The suspension kills road-wheel deflections well, the ride being comfortable but just too lively to be outstanding. The back axle, located only by long leaf-springs, makes its title of heavyweight evident only when dancing over really nasty surfaces. The steering is rather too low-geared at 4.25-turns lock-to-lock, and of this a full turn is sponge. There is quick castor return action but this causes heavy control on wide-lock corners, while some shocks are transmitted, although generally the body shell is rigid and completely free from rattles. Full marks, though, for the unobtrusive but excellent servo-assisted Lockheed brakes, disc on the front wheels.
The lid of the extremely capacious boot rises automatically on being released (it is easily locked) and the bonnet stays up automatically, revealing accessible dip-stick, Exide battery, etc.
Other Motor Sport commitments prevented me from driving this modern Vauxhall Velox for more than three full days. However, I pointed this large, comfortable family saloon towards Wales and had the surprise of the winter over the manner in which this conventional, and to my mind quite unsuitable, car coped with the snow and ice. Beyond New Radnor the way to Rhayader was blocked and a steep ice-clad gradient pointed the alternative route, via Builth Wells. This the Velox found easy, thanks to sensitive throttle control in middle gear. We progressed so well over many undulating miles of polished ice, between banks of snow higher than the car and scarcely any wider, that I decided to turn off at a minor crossroads and make for Llandrindod Wells over Gilwern Hill although at the remote Police Station where I inquired if this was prudent the policeman’s wile said it was “very dicey,” while a farmer in a Land-Rover coming the other way called it impossible.
However, although it was “quite a dice,” the Velox took this winter mountaineering in its stride. In the hotel that evening, after we had listened to a party of racing cyclists explaining how they had been forced to dismount and carry their machines over show-drifts and of how, because fog had prevented an R.A.F. helicopter from bringing away an invalid snowbound up in the hills, a rescue party, including the local doctor and led by the Master of Foxhounds, had spent the night walking 14 miles and still been defeated, we were congratulated for making the detour by car. “Of course, you had chains?” they asked (we hadn’t, for British Press Departments never deem them necessary unless asked), and were incredulous when the exact route of our ” detour ” became known—”It is only used by hill farmers and rally drivers,” we were told, and had not been considered passable since before Christmas…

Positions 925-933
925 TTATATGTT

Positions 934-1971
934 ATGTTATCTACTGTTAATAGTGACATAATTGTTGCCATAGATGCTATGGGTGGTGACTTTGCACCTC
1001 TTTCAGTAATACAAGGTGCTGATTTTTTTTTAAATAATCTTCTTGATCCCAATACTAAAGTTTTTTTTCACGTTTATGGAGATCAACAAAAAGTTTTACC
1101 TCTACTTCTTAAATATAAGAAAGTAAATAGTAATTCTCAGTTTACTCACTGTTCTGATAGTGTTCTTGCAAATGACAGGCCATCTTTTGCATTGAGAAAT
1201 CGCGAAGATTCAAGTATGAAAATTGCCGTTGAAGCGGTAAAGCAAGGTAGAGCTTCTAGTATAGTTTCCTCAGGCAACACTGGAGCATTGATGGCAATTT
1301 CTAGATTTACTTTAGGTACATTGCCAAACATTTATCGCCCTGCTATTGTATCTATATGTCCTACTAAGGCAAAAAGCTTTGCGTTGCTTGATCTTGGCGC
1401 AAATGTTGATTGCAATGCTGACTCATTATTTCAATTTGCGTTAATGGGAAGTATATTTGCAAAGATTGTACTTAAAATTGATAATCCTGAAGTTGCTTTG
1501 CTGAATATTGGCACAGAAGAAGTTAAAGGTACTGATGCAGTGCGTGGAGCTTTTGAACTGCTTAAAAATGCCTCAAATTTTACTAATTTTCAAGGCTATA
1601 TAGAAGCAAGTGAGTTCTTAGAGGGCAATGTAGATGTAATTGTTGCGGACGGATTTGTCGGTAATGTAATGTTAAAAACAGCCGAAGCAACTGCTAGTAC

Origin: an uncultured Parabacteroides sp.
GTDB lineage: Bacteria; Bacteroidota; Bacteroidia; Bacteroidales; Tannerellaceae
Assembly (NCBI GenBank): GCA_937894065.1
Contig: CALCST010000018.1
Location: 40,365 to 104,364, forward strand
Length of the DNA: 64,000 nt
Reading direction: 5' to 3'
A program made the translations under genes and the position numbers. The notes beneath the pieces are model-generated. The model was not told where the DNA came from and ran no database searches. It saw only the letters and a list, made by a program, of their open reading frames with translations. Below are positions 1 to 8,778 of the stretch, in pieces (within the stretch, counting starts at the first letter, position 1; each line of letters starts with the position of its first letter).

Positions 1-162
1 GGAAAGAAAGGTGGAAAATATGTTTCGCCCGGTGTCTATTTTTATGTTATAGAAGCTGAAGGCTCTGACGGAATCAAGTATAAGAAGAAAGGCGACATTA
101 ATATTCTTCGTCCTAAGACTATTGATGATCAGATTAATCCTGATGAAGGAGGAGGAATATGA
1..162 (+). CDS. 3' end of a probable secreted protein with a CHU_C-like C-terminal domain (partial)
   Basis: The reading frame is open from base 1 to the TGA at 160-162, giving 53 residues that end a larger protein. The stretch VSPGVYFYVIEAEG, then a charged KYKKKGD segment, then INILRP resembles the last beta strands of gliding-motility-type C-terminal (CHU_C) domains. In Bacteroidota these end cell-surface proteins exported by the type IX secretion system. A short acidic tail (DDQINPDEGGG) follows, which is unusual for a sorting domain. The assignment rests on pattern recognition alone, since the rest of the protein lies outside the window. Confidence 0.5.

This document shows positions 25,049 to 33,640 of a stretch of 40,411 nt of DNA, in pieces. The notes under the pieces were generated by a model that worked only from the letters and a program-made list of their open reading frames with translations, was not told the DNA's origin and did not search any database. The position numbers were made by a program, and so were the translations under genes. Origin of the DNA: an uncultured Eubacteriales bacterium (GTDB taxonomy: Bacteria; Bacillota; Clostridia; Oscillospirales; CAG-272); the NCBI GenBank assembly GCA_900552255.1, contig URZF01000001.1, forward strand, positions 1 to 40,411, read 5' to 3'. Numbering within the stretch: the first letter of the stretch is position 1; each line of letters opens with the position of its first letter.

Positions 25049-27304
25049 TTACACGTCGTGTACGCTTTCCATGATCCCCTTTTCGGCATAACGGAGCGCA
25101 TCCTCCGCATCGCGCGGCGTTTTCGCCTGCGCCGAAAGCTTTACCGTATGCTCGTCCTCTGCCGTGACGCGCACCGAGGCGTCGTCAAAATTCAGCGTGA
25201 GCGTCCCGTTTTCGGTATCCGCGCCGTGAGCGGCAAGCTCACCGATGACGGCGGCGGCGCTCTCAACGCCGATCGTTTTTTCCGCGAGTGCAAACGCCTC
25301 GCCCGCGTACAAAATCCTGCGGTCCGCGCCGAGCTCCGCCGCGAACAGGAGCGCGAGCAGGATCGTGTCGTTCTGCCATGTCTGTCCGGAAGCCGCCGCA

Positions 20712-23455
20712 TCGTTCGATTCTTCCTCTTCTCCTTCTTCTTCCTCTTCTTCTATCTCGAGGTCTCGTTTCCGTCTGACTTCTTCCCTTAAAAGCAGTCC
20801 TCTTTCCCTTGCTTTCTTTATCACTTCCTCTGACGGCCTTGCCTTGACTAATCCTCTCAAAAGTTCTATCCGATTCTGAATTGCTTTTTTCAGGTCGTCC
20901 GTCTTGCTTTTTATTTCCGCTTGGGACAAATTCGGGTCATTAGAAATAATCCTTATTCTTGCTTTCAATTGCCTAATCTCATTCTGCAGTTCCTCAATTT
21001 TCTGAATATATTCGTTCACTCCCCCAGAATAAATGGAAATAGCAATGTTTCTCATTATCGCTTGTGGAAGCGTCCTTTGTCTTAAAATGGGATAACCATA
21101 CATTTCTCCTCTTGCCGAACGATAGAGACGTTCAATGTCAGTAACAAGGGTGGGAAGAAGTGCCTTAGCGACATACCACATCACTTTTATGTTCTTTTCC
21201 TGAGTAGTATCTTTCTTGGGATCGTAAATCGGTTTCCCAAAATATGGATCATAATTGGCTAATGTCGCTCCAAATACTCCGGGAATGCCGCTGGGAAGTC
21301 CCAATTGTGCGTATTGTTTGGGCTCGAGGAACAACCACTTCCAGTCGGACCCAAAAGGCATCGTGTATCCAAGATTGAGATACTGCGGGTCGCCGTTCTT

Whether the Vauxhall’s weight distribution is responsible for its contempt of non-adhesive gradients, how much the British-made 5.90 x 14 Goodyear “All Weather Rib, Super Cushion” 4-ply tubeless tyres contribute, I do not know, but I now have a much greater respect for the Velox than I have for most cars in which the motive power is divorced from the driven wheels by a prop.-shaft.
To prevent us feeling too smug, the cyclists in whose company we spent the evening, having ridden (and walked) 80 miles from Birmingham to Rhayader, were riding 100 miles back, avoiding the snow, the next day! Even in their company the talk was of the savage sentences meted out to road users and the exorbitant premiums charged by insurance companies, not because they were cyclists but because some of them owned cars—indeed, on this training run they were accompanied by two well turned-out, “souped-up” B.M.C. Minivans.
In those two days I drove the Velox 385 miles. I do not remember the seat feeling uncomfortable, nor fatigue developing from any other cause, nor did any trouble develop. On the difficult bits, when middle gear was in use for mile after mile, up hill and down, fuel consumption was 20.8 m.p.g. Fast main-road motoring plus cold-starts gave 21.8 m.p.g., an overall consumption of 21.3 m.p.g. The makers’ figure for tank capacity is 10.75 gallons; the actual range was 217 miles. Colleagues drove the car, the total distance being 1,050 miles. The oil level was then still far above the “Oil Required” mark on the dip-stick, although I think about a quart had been consumed. Vauxhall anti-freeze protected the cooling system in very sub-zero temperatures.
To sum up. I rate this latest Vauxhall to bear the noble name of Velox devoid of personality but otherwise a very useful, comfortable, roomy, well-equipped and unexpectedly “sure-footed” car. The price of £840 7s. 1d., inclusive of p.t. (a heater is £14 15s. extra, the screen-washers £2 19s. 6d.) can only be regarded as good value and practical considerations in the car’s favour are the long periods between servicing (chassis lubrication is required only at 30,000-mile or 30-month intervals) and the very thorough undersealing, rust-proofing and conscientious painting undertaken by Vauxhall Motors. This includes the injection of polythene wax and aluminium fillers in the door sills, an undersurface thickly coated with bituminous paint, and three coats of synthetic cellulose enamel baked for at least 28 min. at 190°F., a total of 6.75 gallons of paint and corrosion resisting material on every Victor, more on each Velox and Cresta, as Vauxhall Motors sensibly emphasised in Press advertising while last winter’s weather was at its worst. — W. B.